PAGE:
2. Patient has no ongoing scalp symptoms like itching, burning, pain or tingling

3. The area of hair loss has not enlarged over a 1-2 year period.

4. The patient is medically fit, has a good donor supply of hair, and is over 18 years of age.

 

These are general guidelines that I use in my practice which have been very helpful. Patients with ongoing symptoms like itching in the scalp and who have ongoing compulusion to pull, twist of pluck hairs are not good candidates because the the transplanted hair may be ultimately pulled out again.  

 

 

 

 


Dr. Jeff Donovan is a Canadian and US board certified dermatologist specializing exclusively in hair loss. To schedule a consultation, please call the Whistler office at 604.283.1887
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Hair Transplantation in Scars

 

Hair loss can sometimes be associated with scarring.  For example, some patients I see have hair loss from previous cosmetic surgery, including facelifts. Some patients have scarring from previous burns or trauma to the scalp.  In addition, there is an entire group of hair diseases known as “scarring alopecias.”  Can a hair transplant be performed into scars? Will the transplant be successful?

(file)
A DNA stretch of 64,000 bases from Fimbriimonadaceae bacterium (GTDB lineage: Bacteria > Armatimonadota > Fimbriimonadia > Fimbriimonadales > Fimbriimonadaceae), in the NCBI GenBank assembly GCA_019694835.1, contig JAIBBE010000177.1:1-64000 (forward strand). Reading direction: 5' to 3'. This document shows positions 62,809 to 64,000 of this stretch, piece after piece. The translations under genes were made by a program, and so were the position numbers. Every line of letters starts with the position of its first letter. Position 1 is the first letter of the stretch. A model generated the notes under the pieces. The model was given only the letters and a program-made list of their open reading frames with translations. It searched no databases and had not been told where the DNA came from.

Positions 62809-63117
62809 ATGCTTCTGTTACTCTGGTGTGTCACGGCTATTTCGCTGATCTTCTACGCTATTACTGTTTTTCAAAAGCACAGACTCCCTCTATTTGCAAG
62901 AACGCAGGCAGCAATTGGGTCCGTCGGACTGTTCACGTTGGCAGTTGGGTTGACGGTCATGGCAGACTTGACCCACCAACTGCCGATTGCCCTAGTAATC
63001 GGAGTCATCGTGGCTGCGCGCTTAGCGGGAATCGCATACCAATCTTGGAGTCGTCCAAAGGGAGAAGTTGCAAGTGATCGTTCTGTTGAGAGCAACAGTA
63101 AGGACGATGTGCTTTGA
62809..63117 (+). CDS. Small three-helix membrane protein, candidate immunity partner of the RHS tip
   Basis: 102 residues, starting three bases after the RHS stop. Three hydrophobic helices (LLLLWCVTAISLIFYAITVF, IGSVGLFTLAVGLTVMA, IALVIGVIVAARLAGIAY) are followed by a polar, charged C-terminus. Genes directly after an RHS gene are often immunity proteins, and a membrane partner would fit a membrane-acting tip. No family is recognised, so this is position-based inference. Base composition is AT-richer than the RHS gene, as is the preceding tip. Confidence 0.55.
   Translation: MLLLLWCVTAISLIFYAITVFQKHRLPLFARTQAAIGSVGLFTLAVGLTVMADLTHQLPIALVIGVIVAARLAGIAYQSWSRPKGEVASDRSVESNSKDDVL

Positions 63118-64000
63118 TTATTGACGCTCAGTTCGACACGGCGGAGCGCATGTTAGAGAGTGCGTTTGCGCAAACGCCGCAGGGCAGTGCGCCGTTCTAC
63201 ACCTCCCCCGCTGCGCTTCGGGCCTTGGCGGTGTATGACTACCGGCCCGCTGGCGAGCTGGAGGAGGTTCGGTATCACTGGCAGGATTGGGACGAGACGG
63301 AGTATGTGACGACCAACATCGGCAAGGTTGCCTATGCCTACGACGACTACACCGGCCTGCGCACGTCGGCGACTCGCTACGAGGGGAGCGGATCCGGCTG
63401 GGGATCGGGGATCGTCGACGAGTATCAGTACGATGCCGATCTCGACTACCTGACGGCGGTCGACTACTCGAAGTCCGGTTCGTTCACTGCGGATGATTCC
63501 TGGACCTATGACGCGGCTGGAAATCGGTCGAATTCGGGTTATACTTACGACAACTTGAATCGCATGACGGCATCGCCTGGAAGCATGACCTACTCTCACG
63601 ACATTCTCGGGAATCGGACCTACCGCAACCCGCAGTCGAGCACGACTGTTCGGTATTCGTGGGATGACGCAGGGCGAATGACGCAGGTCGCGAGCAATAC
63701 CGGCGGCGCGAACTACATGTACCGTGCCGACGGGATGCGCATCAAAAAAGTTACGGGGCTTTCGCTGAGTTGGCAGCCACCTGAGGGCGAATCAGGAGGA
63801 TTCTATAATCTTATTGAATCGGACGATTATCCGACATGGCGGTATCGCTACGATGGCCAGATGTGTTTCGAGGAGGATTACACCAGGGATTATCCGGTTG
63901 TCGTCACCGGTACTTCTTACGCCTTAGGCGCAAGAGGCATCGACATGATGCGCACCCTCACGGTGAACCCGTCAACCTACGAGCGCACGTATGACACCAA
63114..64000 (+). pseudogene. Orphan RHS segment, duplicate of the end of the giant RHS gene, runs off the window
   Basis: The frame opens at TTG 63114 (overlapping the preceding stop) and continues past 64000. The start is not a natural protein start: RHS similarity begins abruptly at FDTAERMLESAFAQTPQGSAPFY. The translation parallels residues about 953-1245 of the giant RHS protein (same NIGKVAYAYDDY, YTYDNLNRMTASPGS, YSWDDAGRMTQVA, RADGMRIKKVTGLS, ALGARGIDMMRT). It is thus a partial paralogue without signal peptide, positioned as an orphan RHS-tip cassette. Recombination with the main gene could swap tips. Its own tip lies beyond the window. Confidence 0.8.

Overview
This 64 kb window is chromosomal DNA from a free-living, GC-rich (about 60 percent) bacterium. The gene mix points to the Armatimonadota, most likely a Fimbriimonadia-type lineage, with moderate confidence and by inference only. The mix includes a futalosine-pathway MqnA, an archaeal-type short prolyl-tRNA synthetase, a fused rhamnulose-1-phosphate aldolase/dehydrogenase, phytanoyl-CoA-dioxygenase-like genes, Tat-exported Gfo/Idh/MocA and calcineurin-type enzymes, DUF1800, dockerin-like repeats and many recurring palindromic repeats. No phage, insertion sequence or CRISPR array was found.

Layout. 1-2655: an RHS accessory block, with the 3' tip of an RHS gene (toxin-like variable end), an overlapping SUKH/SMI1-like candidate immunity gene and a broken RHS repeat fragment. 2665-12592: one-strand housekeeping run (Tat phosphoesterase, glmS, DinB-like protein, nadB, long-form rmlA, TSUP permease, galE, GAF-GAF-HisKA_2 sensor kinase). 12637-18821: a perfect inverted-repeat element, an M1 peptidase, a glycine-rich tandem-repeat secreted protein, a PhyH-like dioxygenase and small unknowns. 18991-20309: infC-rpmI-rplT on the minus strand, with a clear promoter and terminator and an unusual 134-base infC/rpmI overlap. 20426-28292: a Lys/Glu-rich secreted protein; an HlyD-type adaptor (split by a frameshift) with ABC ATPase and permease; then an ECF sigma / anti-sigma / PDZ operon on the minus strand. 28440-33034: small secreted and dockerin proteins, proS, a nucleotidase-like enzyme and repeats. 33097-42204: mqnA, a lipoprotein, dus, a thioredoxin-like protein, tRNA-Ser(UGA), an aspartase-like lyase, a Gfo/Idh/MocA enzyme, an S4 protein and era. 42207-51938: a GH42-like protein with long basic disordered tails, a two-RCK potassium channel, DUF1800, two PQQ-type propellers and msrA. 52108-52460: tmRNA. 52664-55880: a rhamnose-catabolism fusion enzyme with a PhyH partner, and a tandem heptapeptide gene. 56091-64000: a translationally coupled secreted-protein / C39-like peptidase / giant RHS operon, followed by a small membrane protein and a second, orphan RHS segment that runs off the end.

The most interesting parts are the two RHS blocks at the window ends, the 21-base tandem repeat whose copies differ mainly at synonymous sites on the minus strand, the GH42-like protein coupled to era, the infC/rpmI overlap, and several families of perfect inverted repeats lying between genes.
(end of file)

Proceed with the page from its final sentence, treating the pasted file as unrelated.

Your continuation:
One of miraculous aspects of hair transplantation is that hair follicles can grow in scar tissue.  For patients with scars from cosmetic surgery, I will restore hair density in a single session.  For those patients with scar tissue from scalp disease, or other complex scarring processes, I will wait 2 years after the disease has been declared quiet or "burnt out."  At this point, I will generally recommend placing a few test grafts in to an area and observing the survival of these grafts over a 6 month period.  If the graft survival rate is high, I will proceed with surgery.  If the graft survival is poor, I will either declare the patient not to be a candidate for surgery, or place the patient on additional treatment to ensure the disease has truly become burnt out.

 



Dr. Jeff Donovan is a Canadian and US board certified dermatologist specializing exclusively in hair loss. To schedule a consultation, please call the Whistler office at 604.283.1887